OK, this was the history lesson. Now: what can we DO to change that?
We need a new decentralized web that works like BitTorrent
When you download a file via BitTorrent, the file is not sent by a central server – it comes in bits and pieces sent by all users who have a copy of the file. A popular file, like the last episode of a top TV show, is served by many users and comes much faster. We are all familiar with movies that take a minute to download, and modern BitTorrent tech supports also streaming.
Of course, while BitTorrent works perfectly well (actually better than Netflix) for static files, generalizing it to dynamic and interactive websites is a challenge. There has been good work in that direction, including BitTorrent’s own Project Maelstrom, but progress has been slow.
A new web that works like BitTorrent wouldn’t really work without a built-in payment infrastructure that allows consumers to easily pay for content with one click, and producers to be compensated for their hard work. Internet pioneers such as Tim Berners-Lee tried to include micropayments in Web protocols, but the idea wasn’t implemented.
“In the late 1990s Berners-Lee tried to develop a micropayments system for the Web through the World Wide Web Consortium (W3C),” says Walter Isaacson in his book “The Innovators: How a Group of Inventors, Hackers, Geniuses, and Geeks Created the Digital Revolution,” published in 2014. “It was never implemented, partly because of the changing complexity of banking regulations.”
But now is the time to implement micropayments as part of a new decentralized web infrastructure, because one is needed to break the monopoly of Big Business and Big Government. So, let me correct the previous header.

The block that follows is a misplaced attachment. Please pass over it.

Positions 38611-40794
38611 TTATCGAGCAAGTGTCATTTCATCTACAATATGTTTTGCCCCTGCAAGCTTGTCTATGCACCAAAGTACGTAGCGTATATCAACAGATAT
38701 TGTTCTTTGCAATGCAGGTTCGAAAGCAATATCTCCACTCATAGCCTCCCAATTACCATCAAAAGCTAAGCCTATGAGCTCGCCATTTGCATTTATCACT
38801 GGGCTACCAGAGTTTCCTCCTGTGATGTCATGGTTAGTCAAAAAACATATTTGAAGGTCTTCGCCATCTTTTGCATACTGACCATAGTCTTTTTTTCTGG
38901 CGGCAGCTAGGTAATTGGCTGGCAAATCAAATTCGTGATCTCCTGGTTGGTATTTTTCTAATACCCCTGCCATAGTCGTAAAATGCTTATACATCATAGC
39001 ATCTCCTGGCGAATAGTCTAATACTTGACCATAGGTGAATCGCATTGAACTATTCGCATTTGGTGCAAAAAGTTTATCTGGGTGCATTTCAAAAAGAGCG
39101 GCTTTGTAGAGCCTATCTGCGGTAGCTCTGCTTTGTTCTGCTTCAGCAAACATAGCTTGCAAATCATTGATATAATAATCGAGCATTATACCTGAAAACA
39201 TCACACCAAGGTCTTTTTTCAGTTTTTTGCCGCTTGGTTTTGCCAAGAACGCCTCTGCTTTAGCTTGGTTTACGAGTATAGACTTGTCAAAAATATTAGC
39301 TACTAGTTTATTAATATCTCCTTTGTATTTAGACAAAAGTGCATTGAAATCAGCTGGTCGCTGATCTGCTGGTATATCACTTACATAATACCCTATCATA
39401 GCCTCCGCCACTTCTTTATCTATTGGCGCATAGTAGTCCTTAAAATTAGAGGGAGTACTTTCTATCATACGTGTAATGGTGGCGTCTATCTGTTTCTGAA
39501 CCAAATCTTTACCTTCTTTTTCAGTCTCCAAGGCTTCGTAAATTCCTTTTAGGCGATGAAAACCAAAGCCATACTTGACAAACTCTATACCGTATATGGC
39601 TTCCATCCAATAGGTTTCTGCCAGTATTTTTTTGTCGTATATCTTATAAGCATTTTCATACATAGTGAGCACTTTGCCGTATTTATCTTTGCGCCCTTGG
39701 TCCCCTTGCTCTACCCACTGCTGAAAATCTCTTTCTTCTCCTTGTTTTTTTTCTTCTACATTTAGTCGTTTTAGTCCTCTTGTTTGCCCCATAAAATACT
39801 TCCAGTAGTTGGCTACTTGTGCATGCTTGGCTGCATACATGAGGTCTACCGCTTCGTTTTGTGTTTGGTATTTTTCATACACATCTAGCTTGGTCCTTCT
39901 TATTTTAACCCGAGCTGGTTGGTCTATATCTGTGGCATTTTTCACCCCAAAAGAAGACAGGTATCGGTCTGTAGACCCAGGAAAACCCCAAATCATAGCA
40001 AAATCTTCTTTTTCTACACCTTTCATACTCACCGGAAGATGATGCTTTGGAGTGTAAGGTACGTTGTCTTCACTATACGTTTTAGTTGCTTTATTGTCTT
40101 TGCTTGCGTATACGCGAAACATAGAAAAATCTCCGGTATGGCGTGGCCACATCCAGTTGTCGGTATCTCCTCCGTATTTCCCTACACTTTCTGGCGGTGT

We need a new decentralized web that works like BitTorrent and Bitcoin
Bitcoin and other blockchain-based crypto-currencies can be the internet-native micropayment systems for a decentralized web. Furthermore, the underlying blockchain technology itself can support efficient decentralization with timestamps, proofs of ownership, authentication, tamper-proof distributed storage, and record-keeping.
The first Decentralized Web Summit in June 2016, led by Berners-Lee and Internet Archive founder Brewster Kahle, wanted to kickstart “a new phase for the web” based on next-generation decentralized systems inspired by the P2P technology that powers file-sharing networks, and the blockchain technology that powers crypto-currencies.
The Decentralized Web Summit website has the videos of all 2016 talks. Unfortunately, no second summit has been announced yet. Many projects seem dead, but some, like ZeroNet, are still under active development and seem promising. Stay tuned for further coverage.
Recent progress toward a decentralized web that works like BitTorrent and Bitcoin include Blockstack, a browser that loads websites from peers instead of from servers, relying on blockchain technology. Yesterday, Crypto Insider published an exclusive interview with Ryan Shea, co-founder of Blockstack.
Image from Pixabay.